France is home to the concept of terroir – the taste of a specific place – the combination of geography and season, history and culture, tradition and food that give each region it’s unique specialities. Chef Chantal Véchambre combines her study of the history of French cuisine with decades of experience in the kitchen to offer this third installment in a series exploring regional French cuisine.
Tonight’s dinner is based in Provençe, a region in the South of France along the Mediterranean. Regional specialties include many seafood dishes from the bounteous sea, olive oil, summer vegetables like tomatoes, eggplants and peppers, and the famous Herbes de Provençe (savory, marjoram, rosemary, thyme & oregano, with regional variations) that thrive in the sunny, dry climate. The special Fleur du Sel of the Camargue salt marshes are the classic finishing touch.
A galette (flat, open-face tart not unlike a pizza) garnished generously with onions caramelized in olive oil, topped with anchovies and black olives. This dish is popular in Nice and Eastwards along the Cote d’Azure, showing the influence of nearby Italy.
Soupe au Pistou
This iconic soup recalls the old Pagnol movies depicting life in rural Provençe. The recipe has evolved with time and each family has its own version. The typical ingredients would include green beans, white beans, small pastas, tomatoes and garlic, finished with basil and garlic crushed with a pestle (pistou means “pounded” in the Provençal dialect) — clearly the French cousin of the Genoese pesto. Colorful and robust, you can find all the flavours of Provence in this classic dish.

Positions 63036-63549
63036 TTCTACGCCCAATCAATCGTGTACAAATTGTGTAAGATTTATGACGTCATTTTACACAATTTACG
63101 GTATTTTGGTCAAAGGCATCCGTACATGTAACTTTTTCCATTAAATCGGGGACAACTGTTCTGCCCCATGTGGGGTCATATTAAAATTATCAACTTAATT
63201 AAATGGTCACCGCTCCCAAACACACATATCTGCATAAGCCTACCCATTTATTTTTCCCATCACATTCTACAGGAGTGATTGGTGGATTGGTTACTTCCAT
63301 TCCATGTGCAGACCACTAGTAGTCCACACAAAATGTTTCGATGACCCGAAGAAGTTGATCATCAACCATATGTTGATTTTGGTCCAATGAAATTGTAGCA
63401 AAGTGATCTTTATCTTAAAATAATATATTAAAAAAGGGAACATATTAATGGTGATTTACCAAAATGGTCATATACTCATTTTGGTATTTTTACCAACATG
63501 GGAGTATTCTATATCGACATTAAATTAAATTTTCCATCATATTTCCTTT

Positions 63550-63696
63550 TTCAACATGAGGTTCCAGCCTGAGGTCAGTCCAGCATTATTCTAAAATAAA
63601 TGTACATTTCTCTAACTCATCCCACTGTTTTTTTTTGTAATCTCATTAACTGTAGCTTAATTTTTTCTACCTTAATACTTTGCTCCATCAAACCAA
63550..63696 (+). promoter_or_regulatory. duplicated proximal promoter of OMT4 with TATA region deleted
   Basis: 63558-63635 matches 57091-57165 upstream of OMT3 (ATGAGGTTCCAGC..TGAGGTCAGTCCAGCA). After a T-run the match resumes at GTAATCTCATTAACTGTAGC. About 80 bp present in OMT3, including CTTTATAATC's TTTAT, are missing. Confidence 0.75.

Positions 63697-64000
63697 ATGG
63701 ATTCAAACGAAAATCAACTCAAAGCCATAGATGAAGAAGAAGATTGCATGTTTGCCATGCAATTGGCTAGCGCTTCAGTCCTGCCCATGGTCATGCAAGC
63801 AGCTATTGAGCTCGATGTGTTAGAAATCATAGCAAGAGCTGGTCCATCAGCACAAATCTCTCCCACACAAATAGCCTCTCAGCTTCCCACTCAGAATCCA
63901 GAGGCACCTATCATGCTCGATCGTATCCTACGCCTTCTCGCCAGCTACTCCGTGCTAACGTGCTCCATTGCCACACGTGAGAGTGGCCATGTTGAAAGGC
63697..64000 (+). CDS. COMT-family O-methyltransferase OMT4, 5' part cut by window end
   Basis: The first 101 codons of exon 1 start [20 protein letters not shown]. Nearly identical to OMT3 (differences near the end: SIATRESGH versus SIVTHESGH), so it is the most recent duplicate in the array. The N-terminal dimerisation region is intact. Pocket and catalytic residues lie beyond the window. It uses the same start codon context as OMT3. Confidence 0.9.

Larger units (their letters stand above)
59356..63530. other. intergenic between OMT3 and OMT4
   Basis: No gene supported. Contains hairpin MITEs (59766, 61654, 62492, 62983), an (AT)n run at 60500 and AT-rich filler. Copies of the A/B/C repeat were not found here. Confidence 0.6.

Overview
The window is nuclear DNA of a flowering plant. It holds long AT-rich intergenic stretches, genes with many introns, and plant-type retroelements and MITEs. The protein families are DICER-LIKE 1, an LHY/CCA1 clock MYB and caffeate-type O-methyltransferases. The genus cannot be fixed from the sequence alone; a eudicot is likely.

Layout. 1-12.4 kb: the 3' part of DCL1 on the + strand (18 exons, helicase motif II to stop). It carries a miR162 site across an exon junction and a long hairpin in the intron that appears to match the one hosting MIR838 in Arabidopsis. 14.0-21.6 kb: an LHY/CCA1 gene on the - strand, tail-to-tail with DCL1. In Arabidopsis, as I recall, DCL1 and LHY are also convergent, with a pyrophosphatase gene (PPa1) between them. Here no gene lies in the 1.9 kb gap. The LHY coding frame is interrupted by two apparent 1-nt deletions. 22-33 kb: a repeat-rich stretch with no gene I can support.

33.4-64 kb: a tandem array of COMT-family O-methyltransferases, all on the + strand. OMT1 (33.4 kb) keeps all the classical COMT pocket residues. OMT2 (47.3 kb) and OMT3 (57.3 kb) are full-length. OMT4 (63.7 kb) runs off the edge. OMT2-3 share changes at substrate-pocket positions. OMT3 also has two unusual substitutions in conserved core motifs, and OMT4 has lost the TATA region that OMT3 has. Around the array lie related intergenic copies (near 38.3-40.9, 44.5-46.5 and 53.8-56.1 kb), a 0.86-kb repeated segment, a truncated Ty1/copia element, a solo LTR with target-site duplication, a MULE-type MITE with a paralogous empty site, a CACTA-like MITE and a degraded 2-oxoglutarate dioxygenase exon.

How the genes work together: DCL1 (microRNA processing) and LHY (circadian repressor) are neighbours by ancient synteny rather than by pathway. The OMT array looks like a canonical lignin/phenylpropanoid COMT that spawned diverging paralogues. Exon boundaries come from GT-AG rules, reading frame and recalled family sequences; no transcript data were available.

Brandade de Morue
Fresh cod fish is gently cooked with bay leaf, then blended with fruity olive oil, garlic and herbs, combined with puréed potatoes and cream, and baked to golden crust. Rustic French country cooking at it finest.
Probably Provençe’s most well-known dish, ratatouille is a classic stew of summer vegetables: onions, eggplants, zucchini, pepper bell, with plenty of garlic and herbes of course.
Nougat is a traditional Provençal dessert made with honey, candied and dried fruit and roasted nuts, often eaten at the end of Chrismas supper. In hot days of summer, the fresh meringue can be frozen, similar to the Italiian semi-freddo, scented with gorgeous aroma of the region’s famous lavender.
Chantal Véchambre, originally from Paris, is a chef certified in both French cuisine and pastry-chocolate. In 2005 she moved to New Brunswick where she began her own business as caterer. Her independent research in culinary history led her to the Fortress of Louisbourg (Nova Scotia), a National Historic Site of Canada, where she developed new recipes for the site’s restaurant, and culinary workshops to the public, inspired by the 18th century recipes. She wrote the award-winning book French Taste in Atlantic Canada, 1604-1758, A gastronomic history (CBU Press), featuring ingredients and recipes of the colonial period. Now established in Toronto, she pursues food writing and cooking ventures about French cuisine: supper clubs, events, private and corporate catering, as well as ongoing research into Canadian and French culinary history.
Every weekend The Depanneur invites an amateur or professional guest chef to host a fun, informal dinner party.
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